Kenmare in talks to finalise debt restructuring deal

Shares in mining company have fallen 80% since rejection of Iluka bid

Prices fell last year, hampering Kenmare’s recovery from problems at its Moma mine in Mozambique  (above), which produces ilmenite for use in paint manufacturing.

Prices fell last year, hampering Kenmare’s recovery from problems at its Moma mine in Mozambique (above), which produces ilmenite for use in paint manufacturing.

 

Kenmare Resources, the Irish mineral sands miner hit by the fall in commodity prices, is seeking to finalise a deal with lenders to restructure its debt load by the end of the month. Dublin-based Kenmare has struggled with the size of its debt and a succession of operating problems, including power-supply interruptions. The company, founded in 1986, “has disappointed on many levels over a long time”, said one shareholder.

Shares in Kenmare have fallen more than 80 per cent since the company’s board, backed by its largest investor, M&G, rejected a takeover approach by Australian rival Iluka last June. The boost to Kenmare from an all-share approach quickly dissipated, and big investors such as BlackRock and JPMorgan have steadily reduced their stakes over recent weeks.

Mineral sands prices have historically been closely linked to world economic growth. Prices fell last year, hampering Kenmare’s recovery from problems at its Moma mine in Mozambique, which produces ilmenite for use in paint manufacturing.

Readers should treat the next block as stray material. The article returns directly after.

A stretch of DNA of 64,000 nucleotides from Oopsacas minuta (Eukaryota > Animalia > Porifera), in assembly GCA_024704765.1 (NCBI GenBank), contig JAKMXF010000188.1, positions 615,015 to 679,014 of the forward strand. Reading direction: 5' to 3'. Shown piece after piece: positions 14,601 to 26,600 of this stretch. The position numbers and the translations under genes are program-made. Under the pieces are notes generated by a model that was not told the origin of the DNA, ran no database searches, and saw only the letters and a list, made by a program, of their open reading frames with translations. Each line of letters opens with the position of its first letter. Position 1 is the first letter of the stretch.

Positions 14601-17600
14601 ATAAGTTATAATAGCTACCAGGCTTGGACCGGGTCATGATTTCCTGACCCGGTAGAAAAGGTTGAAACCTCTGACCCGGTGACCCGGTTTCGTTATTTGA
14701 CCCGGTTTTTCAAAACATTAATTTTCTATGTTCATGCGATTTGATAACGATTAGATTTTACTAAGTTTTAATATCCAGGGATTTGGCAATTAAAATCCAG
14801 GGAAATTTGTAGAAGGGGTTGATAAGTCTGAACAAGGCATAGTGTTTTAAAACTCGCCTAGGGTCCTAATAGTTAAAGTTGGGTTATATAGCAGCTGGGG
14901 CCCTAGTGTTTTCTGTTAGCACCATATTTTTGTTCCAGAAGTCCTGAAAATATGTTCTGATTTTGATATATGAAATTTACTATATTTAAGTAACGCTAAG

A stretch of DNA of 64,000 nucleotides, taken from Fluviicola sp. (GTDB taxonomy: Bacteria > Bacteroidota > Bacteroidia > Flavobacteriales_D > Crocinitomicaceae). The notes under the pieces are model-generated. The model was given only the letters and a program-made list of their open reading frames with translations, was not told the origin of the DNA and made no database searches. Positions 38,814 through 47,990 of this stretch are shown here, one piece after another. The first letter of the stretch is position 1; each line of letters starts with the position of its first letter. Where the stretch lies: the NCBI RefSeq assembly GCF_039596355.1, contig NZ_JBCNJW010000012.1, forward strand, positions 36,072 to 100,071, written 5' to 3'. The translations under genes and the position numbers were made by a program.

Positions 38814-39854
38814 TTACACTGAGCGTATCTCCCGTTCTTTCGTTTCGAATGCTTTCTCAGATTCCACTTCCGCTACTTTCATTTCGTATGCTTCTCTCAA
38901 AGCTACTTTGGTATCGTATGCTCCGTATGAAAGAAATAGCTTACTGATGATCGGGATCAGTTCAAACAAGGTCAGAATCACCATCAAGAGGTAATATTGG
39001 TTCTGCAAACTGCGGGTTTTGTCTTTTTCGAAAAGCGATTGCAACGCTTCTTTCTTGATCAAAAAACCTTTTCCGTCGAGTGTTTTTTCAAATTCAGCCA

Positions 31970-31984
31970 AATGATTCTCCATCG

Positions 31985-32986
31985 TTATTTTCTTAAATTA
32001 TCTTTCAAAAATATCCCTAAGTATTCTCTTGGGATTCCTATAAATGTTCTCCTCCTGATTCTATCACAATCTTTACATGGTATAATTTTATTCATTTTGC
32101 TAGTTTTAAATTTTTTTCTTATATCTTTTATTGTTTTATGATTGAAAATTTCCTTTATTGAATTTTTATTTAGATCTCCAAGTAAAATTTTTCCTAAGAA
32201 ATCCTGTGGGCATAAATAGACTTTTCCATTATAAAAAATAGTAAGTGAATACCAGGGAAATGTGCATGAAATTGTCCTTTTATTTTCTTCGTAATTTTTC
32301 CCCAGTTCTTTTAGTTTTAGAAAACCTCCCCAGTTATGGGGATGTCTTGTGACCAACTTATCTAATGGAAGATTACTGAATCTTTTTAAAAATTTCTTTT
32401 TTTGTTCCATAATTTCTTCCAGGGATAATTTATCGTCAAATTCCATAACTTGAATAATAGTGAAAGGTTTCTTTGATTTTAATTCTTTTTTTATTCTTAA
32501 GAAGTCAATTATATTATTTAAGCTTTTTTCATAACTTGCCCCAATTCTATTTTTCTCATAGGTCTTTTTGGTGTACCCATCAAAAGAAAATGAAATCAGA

Kenmare’s market capitalisation in London is now just £70 million, and the company, which reported a $31.8 million loss for the first half of 2014, recorded net debt of $312 million at June 30th. Bank loans came to $349.6 million. Kenmare has about $80 million of debt coming due at the end of 2015 and the miner and its banks are in talks about a restructuring that would follow two similar exercises last year.

People close to the talks say the miner’s lenders – among them a number of development banks – are inclined to be supportive, saying Kenmare’s mine is more important in global markets. “The quality of the asset is such that the lenders are not panicking,” said one person. Part of the future of Moma and the company may be decided this month, when Kenmare is supposed to agree a budget for the year with providers of the project finance used to build the mine.

Iluka may also have a say in Kenmare’s future. The Australian company has continued due diligence, including visits to Moma.

But valuation is a problem. The bid rejected in June as too low was based on a ratio of the two companies’ share prices that implied a value of 16.5p a share for Kenmare investors. Now the same ratio would imply a 12p valuation for Kenmare, compared with its share price of about 2.5p.

With most commodity prices falling, investors will be focused on Kenmare’s release shortly of its production report for last year, in which the miner may also try to point to a brighter sales environment for its ilmenite. “A positive report and price rises would be one thing that would buy them time,” said one analyst. – Copyright The Financial Times Limited 2015